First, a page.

The population of Bosnia-Herzegovina in March, 1991, was some 4,364,000 people—slightly less than the state of Georgia—and its population density was some 85.6 souls per square kilometer.19 The limestone composition of the mountains in central Bosnia makes farming difficult and unable to support a large population. Settlement is sparse outside of towns, and villages tend to be small and relatively isolated.
In 1991, the ethnic distribution of Bosnia-Herzegovina's population was approximately 44 percent Bosniak (Muslim), 33 percent Serb, and 17 percent Croat.20 In general, Bosnian Croat villages and towns occupy the valley floors, whereas Muslim villages are located on the slopes of nearby mountains and hills. Given such conditions, the few major lines of communications passing through the valleys and their populated areas assume great importance—as do passes, bridges, and other choke points.
Like many other conflicts, the civil war in central Bosnia in 1992-94 was a war of logistics. The principal objectives for both sides were logistical in nature: the control of military industrial facilities and of the key lines of communications (LOCs). Both were of overwhelming importance for the HVO and ABiH. Following the arms embargo imposed on the former Yugoslavia by the UN Security Council in September, 1991, the obtaining of necessary arms, ammunition, and other military equipment needed to fend off the Serbian aggression was a main preoccupation of the RBiH government, and it became a major consideration for the HVO as well. The vital LOCs connecting central Bosnia with the Dalmatian coast and the outside world thus assumed critical importance, the more so in that they also linked the principal military production facilities of the former Yugoslavia located in central Bosnia and northern Herzegovina. Thus, the military factories in the region and the LOCs through central Bosnia became the principal prizes over which the Croat and Muslim forces contested.
Military Industrial Facilities The majority of the military production facilities in Bosnia-Herzegovina were in the Lasva Valley or arrayed on its periphery.21 All had been established by the JNA before Yugoslavia disintegrated, and they formed a military industrial chain, most of which was concentrated in central Bosnia. For the most part, these plants for the manufacturing of war matériel fell into the ABiH's hands in 1991 and 1992, but the most important of them remained in the HVO's hands throughout the period.
Arrayed north and south of the Lasva Valley were a number of military factories, all controlled by the ABiH. The Zenica Ironworks manufactured castings for all calibers of shells and charges. The IGM factory in Konjic manufactured ammunition from 7.62-mm to 12.7-mm as well as shells for 20-mm and 40-mm antiaircraft guns. A factory in Bugojno produced antitank and antipersonnel mines, fuses for projectiles and mines, and hand grenades. Among the former JNA manufacturing facilities in or on the edge of the Lasva Valley itself and controlled by the ABiH, the Bratstvo factory in Novi Travnik manufactured artillery pieces ranging from 60-mm to 152-mm, 128-mm rocket launchers, and Oganj and Vatra rocket systems, as well as the improved 152-mm gun-howitzer known as "NORA." The Technical and Maintenance Institute at Travnik manufactured signal equipment and command and control vehicles for use at brigade level. Also in Travnik were a communications repair shop and a factory that produced uniforms, military boots, and other equipment.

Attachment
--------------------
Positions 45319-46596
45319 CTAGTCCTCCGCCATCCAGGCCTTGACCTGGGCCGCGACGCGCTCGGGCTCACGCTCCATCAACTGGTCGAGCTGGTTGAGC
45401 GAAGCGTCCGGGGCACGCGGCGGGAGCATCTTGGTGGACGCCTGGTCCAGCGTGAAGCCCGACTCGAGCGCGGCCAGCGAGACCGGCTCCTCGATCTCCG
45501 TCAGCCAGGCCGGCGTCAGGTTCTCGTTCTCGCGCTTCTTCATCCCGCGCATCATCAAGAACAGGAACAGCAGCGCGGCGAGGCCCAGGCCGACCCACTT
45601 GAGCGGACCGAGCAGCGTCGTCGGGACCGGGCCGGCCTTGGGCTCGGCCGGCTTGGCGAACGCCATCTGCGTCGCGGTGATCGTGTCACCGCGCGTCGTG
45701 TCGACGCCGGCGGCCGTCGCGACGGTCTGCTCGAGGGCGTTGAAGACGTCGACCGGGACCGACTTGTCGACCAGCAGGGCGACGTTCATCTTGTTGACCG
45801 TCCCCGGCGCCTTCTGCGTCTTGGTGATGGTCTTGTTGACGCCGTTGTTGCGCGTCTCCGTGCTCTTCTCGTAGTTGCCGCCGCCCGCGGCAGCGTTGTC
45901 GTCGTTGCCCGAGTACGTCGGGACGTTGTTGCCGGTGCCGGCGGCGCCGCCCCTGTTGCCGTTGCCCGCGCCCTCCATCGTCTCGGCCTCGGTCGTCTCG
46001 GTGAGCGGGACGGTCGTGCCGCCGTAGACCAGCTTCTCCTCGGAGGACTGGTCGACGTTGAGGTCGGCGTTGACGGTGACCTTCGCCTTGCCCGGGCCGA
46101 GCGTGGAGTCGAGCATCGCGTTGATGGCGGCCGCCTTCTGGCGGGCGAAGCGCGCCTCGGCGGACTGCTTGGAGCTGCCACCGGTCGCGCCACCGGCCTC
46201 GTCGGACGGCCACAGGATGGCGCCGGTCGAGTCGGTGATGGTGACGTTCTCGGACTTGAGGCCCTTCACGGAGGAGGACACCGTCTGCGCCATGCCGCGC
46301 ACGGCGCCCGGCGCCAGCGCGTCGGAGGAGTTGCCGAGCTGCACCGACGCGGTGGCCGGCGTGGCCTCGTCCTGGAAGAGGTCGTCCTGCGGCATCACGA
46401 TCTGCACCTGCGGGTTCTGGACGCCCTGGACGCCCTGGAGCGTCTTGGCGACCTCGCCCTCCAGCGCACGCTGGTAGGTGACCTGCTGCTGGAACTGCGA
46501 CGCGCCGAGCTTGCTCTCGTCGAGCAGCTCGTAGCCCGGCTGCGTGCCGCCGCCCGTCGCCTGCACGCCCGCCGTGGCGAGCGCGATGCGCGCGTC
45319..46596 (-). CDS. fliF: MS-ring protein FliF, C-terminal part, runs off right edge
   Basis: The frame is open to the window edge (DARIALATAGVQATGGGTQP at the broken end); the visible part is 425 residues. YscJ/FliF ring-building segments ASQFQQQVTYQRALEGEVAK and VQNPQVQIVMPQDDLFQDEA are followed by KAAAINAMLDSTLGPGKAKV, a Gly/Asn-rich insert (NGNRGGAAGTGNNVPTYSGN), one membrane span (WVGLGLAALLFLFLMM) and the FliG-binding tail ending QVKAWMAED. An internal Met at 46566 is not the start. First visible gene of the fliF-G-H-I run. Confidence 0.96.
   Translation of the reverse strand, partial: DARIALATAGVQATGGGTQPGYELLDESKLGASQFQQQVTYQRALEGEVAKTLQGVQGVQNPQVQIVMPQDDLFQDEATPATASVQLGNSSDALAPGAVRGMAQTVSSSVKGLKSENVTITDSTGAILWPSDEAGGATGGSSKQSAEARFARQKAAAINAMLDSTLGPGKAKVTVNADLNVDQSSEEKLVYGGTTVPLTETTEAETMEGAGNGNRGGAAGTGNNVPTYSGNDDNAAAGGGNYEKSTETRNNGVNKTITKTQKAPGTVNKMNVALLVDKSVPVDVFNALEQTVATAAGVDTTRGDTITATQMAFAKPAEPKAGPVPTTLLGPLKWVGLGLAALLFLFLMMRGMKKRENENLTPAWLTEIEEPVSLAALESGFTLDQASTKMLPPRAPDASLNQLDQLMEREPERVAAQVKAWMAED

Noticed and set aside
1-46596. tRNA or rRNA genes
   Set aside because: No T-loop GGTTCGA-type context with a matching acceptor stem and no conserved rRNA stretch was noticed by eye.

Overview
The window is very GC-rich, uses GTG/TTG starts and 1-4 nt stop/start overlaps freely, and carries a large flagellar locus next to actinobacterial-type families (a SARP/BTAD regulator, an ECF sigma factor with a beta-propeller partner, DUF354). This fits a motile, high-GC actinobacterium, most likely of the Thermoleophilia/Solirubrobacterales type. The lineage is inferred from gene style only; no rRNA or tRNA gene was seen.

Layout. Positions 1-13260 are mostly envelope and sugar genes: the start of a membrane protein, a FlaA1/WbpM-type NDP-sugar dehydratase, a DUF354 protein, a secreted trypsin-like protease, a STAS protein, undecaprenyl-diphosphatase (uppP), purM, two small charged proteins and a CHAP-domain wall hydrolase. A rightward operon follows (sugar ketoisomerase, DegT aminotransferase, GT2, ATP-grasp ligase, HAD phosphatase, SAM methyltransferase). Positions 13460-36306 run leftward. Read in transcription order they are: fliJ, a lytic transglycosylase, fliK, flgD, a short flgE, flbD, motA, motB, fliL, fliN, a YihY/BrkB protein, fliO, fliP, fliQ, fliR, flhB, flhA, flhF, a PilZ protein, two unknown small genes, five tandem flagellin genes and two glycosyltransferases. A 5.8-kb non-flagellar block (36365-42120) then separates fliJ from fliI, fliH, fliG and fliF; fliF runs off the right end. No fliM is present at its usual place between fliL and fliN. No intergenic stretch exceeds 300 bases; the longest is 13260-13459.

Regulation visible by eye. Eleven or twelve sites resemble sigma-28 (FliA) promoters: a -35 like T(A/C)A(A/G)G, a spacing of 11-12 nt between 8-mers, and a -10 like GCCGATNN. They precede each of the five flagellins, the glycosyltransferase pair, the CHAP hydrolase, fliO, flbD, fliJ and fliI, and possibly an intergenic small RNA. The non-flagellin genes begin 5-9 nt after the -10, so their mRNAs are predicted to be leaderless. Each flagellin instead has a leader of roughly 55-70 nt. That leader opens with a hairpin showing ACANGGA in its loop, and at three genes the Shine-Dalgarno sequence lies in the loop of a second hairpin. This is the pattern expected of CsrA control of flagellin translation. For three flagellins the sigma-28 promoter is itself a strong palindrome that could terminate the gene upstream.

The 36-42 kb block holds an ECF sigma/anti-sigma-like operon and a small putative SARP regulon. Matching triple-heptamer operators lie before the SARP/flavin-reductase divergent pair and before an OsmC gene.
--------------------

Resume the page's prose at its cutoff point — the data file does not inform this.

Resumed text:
The most important of the military production facilities in central Bosnia was the Slobodan Princip Seljo (SPS) factory in Vitez. The SPS factory manufactured military explosives essential for the production of mortar and artillery shells. It was the only such manufacturing facility in the Balkans, and it was the only important military production facility controlled by the HVO forces. The Vitez explosives factory, located just west of the town in a draw flanked by the villages of Donja Veceriska and Gacice and mostly underground, was the key to the entire chain of military production in Bosnia-Herzegovina. Without it, the other arms manufacturing facilities were largely useless. The importance of the SPS explosives factory to the ABiH was signaled during talks in Bonn, Germany, between Pres. Alija Izetbegovic of Bosnia-Herzegovina and Pres. Franjo Tudjman of Croatia in January, 1993. In a message to the UN secretary general, negotiator Thorvald Stoltenberg noted: "In the talks he had with Tudjman in our presence, Izetbegovic insisted the Croats must leave Vitez because it had an ammunition plant that the Muslims must have. Tudj-man replied that the Muslims will never have the plant and will never be able to take Vitez militarily. However, if they did, the plant would be blown up."22 Although the SPS explosives plant was the main objective of ABiH offensives in the Lasva Valley throughout 1993, it was never taken and remained in the HVO's hands at the time of the Washington Agreements in February, 1994.